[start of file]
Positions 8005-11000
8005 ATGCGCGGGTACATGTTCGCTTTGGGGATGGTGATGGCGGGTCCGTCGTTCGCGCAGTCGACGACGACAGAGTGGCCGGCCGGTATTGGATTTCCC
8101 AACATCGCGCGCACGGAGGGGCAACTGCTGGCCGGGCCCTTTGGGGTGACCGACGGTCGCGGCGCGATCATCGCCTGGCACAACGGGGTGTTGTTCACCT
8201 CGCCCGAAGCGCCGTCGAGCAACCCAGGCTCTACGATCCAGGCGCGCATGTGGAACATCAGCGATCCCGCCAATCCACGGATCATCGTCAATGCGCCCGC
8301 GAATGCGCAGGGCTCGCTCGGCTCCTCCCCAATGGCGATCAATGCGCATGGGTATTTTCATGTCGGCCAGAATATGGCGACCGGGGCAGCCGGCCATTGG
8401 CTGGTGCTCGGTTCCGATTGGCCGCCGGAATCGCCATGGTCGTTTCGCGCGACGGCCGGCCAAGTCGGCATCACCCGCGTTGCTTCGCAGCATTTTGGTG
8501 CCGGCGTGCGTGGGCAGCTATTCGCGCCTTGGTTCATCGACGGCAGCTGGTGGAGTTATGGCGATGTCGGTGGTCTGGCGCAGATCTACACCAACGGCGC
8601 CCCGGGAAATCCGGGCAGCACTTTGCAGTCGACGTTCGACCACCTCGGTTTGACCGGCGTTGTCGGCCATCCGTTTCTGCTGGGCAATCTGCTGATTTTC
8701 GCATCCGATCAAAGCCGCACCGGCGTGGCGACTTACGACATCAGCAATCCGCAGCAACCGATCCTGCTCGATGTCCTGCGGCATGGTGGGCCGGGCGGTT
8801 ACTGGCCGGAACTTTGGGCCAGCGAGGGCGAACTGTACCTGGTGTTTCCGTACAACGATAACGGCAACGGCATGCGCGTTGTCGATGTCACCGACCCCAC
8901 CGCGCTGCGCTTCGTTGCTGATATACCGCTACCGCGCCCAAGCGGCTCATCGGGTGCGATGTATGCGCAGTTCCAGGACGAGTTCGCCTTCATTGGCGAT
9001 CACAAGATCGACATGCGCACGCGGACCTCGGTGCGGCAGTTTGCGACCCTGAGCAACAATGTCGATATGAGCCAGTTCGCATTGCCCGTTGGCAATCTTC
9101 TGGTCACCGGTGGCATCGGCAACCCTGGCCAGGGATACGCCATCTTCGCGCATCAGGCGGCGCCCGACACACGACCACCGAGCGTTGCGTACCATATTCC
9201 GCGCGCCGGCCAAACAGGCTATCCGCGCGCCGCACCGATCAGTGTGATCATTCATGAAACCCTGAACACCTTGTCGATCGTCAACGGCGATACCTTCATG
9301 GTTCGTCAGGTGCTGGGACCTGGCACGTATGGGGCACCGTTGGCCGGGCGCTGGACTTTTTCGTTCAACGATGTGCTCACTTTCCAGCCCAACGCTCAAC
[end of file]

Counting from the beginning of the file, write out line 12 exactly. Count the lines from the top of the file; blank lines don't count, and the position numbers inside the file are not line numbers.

9001 CACAAGATCGACATGCGCACGCGGACCTCGGTGCGGCAGTTTGCGACCCTGAGCAACAATGTCGATATGAGCCAGTTCGCATTGCCCGTTGGCAATCTTC